10 posts tagged "Jerry Hall"
Like mother, like daughter: While Jerry Hall and Mick Jagger offspring Georgia May is making headlines with her topless ad campaign for Hudson Jeans, Hall is getting ready to bare it all onstage. “Nudity is always terrifying, even now,” the 53-year-old admits.
Better her than us. [Daily Mail]
A Decades outpost will be popping up in Tokyo from August 28 to September 26. Chances are high Harajuku girls will totally freak out. [Fashion Week Daily]
Meet Georgia May: The youngest of Mick Jagger and Jerry Hall’s progeny is the new face of Hudson Jeans, the only company that seems to have any money these days. And, as if one insanely famous name weren’t enough, the ads were shot by Mario Sorrenti and styled by Camilla Nickerson. See what we mean about the money? [WWD]
The Cougar premieres on TV Land tomorrow, but I’ll be watching the calendar pages instead in anticipation of the U.S. release of Stephen Frears’ Chéri, based on the 1920 novel by Colette (the famous French writer, not the store). The film, which had its Paris debut last week, stars Michelle Pfeiffer as Léa, a courtesan having an affair with a much younger man, Chéri, played by the pale, mop-headed, and altogether irresistible Rupert Friend, and the stills promise romantic turn-of-the-century costumes and lavish interiors to get lost in. Perhaps Chéri was the subconscious inspiration for bibliophile Karl Lagerfeld’s Spring accessories lookbook for Chanel—featuring Jerry Hall and Baptiste Giabiconi. Be that the case or not, older woman/younger man romances seem to be hotter than Balmain jackets.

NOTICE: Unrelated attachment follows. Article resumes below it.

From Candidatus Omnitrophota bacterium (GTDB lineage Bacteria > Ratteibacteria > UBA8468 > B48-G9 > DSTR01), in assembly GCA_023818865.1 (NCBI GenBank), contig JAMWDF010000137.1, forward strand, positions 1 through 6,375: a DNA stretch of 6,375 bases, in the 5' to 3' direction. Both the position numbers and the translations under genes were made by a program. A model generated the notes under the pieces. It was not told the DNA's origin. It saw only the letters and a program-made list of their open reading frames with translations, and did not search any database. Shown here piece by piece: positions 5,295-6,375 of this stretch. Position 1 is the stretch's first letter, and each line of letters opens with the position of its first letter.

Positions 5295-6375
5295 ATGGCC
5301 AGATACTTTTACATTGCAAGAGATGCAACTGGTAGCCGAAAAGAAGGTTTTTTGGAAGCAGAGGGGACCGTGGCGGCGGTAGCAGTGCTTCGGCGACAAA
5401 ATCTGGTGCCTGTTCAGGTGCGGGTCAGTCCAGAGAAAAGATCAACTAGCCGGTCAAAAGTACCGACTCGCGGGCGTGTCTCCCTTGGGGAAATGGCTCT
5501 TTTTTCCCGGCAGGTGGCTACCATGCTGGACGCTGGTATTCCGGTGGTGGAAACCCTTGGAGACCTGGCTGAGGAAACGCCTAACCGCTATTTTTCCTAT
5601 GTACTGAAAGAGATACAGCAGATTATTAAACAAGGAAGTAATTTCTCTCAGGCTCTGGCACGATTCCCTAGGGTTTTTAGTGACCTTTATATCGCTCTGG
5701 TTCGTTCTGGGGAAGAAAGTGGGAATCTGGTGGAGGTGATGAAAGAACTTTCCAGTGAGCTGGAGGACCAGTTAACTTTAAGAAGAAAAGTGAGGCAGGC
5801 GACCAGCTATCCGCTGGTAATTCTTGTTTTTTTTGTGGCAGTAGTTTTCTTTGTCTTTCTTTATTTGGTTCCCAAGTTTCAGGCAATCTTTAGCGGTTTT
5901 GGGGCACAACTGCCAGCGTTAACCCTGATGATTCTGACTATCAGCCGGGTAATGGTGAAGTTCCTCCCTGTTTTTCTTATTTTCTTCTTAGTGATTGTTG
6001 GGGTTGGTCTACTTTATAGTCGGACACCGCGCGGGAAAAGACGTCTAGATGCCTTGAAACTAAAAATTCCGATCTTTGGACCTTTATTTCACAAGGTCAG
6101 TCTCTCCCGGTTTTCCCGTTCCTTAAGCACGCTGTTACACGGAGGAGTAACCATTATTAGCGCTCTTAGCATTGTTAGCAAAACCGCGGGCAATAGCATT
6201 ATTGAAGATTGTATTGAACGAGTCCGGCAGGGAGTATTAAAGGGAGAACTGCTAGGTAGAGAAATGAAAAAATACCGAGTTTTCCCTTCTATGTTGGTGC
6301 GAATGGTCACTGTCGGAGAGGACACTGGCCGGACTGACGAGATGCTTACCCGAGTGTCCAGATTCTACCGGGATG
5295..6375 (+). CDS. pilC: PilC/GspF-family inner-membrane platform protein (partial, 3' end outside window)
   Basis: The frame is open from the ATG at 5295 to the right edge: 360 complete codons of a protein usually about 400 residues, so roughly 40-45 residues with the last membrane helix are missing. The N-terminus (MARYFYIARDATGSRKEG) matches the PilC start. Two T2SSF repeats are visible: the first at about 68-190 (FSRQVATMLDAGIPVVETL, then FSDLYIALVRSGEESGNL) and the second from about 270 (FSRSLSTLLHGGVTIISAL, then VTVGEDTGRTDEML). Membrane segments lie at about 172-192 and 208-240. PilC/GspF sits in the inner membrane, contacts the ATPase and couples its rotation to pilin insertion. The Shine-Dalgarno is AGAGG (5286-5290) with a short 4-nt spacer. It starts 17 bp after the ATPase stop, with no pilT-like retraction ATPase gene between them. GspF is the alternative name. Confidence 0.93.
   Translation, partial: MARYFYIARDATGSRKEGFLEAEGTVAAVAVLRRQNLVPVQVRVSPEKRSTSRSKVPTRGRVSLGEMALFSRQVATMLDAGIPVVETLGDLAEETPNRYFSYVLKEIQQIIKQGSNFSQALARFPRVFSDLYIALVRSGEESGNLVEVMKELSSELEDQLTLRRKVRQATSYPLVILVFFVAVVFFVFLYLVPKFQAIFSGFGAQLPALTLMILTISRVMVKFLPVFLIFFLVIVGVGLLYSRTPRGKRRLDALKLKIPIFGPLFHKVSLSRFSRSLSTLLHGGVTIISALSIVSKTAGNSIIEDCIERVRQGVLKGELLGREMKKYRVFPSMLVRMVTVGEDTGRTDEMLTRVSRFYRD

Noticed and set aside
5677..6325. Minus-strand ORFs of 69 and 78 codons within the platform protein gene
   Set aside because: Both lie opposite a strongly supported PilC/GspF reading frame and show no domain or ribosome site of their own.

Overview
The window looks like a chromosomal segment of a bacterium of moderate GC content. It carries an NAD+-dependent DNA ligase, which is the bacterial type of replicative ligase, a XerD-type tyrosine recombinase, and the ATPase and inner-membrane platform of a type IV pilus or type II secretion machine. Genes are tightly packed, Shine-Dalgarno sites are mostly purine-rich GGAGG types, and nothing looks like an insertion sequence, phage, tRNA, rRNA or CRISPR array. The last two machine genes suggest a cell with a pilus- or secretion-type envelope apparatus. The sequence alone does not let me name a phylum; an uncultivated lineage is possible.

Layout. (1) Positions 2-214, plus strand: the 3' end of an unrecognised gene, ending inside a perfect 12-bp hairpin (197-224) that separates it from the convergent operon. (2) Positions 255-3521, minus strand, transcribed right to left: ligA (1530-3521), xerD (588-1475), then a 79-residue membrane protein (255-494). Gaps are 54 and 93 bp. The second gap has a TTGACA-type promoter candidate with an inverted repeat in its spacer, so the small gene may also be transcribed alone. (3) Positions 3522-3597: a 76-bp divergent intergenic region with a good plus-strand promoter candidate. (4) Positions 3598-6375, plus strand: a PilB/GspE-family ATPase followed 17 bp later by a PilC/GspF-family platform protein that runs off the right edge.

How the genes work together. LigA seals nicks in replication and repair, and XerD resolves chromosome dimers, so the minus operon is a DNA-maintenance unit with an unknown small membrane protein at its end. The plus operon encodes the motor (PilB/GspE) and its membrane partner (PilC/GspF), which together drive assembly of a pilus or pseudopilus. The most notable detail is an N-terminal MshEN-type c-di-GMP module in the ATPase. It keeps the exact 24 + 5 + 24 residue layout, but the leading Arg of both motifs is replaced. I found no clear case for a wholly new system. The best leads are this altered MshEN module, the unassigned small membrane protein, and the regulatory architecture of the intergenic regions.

Now on view at the Society of Illustrators, in association with the Leslie/Lohman Gay Arts Foundation, The Line of Fashion pays tribute to some of the most venerable names in illustration, including Antonio Lopez (more on him in our Jerry Hall piece), Kenneth Paul Block, and René Bouché. Spanning nearly a century of work, the group exhibition focuses primarily on the medium’s heyday—the fifties, sixties, and seventies—a fact not lost on participant Michael Vollbracht. “It’s still necessary to promote fashion illustration,” the ex-Bill Blass designer explained at Friday evening’s launch. “It is a dying art, I’m sorry to say.” While photography may have supplanted drawing in print adverts and fashion spreads, fiscally speaking at least, Vollbracht thinks it might be in a couple of his former employers’ best interests to revert back to the old model. “I’m very surprised that with the terrible downturn of the economy more stores like Bendel’s and Bloomingdale’s and Saks don’t use fashion illustrators,” he said. “If you have no money to pay that model and no money to pay Steven Meisel…”
The Line of Fashion, through May 2 at the Society of Illustrators, 128 E. 63rd St., NYC.
New Soho pop-up shop The 1929 is Depression-inspired. There is low-priced clothing, but more importantly, free soup.